The Sydney Opera house was built on top of a shell monument.
The Gadigal people of the Eora Nation called the site Tubowgule, which means “where the knowledge waters meet.” As they fished and collected shellfish in the area they would leave piles of shells behind. It wasn’t a garbage dump. They built up the shells like this to make sure they were eating sustainably. The shells were a visible database of their eating habits. With a quick look, the locals and visitors could see if a species were being over-eaten and adjust their hunting accordingly. Tubowgule has a long history as a place where the Gadigal came together, celebrated, sung, danced, feasted and told stories.
I want to share this Australian history with my children. I want them to know about the oldest culture in the world, their convict ancestors, and the role of their late grandfather in helping to build perhaps the world’s most tolerant and successful multi-cultural society.
They can see, hear and touch our multicultural story in their family, school, and neighbourhood. Their beloved avozinha speaks French, Portuguese, English and Spanish. I can show them gleaming monuments to the invaders. But the world’s oldest culture is not venerated here.
What can I show them?
I can take them to some sites I know around Brisbane Water. I lived in the area with their mum before they were born. I can show them large warrior figures carved into rocks thousands of years ago facing west, to the sunset. There will no plagues and no track to the site for fear Australians will destroy it, surrounded with shards of glass from smashed bottles of beer, and cover it with graffiti.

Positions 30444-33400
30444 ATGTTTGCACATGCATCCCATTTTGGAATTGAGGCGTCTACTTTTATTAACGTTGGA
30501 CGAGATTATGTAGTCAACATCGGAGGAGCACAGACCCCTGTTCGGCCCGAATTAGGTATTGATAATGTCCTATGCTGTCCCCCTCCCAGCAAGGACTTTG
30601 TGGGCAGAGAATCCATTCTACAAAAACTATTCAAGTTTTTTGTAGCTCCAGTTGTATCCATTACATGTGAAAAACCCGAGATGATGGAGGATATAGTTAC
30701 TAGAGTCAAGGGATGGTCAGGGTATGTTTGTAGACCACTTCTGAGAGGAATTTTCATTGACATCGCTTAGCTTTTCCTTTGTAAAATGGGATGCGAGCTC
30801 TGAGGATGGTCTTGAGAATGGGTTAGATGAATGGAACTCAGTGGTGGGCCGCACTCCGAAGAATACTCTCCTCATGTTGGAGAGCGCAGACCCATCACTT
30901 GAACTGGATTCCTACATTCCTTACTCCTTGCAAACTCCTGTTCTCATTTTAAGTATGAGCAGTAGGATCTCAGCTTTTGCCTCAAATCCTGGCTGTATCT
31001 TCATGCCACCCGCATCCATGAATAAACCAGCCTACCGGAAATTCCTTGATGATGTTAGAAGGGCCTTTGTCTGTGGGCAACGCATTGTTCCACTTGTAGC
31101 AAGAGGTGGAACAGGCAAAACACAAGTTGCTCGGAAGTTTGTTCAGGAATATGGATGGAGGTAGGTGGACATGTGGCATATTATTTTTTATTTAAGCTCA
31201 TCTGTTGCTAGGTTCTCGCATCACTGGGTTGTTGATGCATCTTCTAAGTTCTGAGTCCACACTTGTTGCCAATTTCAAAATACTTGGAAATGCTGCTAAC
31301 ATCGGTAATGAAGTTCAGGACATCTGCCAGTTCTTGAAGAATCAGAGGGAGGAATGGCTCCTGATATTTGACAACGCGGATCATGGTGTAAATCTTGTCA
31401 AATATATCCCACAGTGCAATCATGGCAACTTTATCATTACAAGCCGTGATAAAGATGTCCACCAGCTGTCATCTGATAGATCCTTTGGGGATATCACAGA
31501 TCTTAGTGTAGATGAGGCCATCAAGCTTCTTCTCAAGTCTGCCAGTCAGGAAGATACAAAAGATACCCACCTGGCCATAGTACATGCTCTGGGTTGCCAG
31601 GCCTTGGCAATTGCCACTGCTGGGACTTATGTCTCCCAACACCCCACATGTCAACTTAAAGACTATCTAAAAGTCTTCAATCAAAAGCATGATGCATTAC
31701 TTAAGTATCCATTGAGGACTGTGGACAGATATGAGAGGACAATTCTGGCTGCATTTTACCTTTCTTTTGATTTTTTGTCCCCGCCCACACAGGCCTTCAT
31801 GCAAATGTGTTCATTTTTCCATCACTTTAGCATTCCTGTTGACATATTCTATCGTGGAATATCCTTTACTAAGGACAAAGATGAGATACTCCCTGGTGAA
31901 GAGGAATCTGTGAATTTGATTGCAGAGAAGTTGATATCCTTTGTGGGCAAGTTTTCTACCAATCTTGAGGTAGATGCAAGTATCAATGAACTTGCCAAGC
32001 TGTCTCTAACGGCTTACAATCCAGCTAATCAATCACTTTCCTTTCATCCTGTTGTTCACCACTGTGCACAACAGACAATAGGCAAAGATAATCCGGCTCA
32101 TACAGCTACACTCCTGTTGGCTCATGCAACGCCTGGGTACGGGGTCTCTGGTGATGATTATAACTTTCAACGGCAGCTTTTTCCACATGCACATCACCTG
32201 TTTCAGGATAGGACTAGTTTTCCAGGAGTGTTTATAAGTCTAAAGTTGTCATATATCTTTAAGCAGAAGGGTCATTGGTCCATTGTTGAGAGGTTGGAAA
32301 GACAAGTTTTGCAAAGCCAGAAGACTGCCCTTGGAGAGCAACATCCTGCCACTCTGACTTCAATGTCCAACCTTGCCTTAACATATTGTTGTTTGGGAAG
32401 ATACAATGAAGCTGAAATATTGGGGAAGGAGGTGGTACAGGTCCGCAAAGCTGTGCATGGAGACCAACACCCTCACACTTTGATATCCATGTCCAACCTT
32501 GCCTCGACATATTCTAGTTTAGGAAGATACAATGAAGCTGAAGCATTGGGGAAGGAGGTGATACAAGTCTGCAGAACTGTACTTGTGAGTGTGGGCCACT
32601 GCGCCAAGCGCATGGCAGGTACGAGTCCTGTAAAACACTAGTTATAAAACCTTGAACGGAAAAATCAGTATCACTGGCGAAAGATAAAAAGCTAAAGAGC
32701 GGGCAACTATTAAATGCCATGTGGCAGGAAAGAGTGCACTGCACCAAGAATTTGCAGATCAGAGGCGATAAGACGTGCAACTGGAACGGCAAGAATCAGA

I can take them to another site facing north west, where gigantic whales, shelfish and fish are carved into rocks. Aside from the art, here they’ll find the absence of memory. There will be no context. No celebration. No stories.
I can walk them into the bush nearby and show them an ancient midden. The site has been renamed after a famous local comedian whose parents lived nearby, and the midden is covered with cheap, ugly, rusted, cyclone fencing – the kind used to surround my primary school playground. Again, there won’t be a single plague or guide to the site because of neglect, or fear the site will be desecrated by Australians.
We walked once to a cave in the blue mountains that featured hand prints from families who lived on this continent thousands of years before we did. The cave was sealed off with the same cyclone fencing. It looked like a jail. It looked abandoned. The kids understood that no one really cared about this place and wondered why we’d brought them there.
What the fuck is wrong with my country?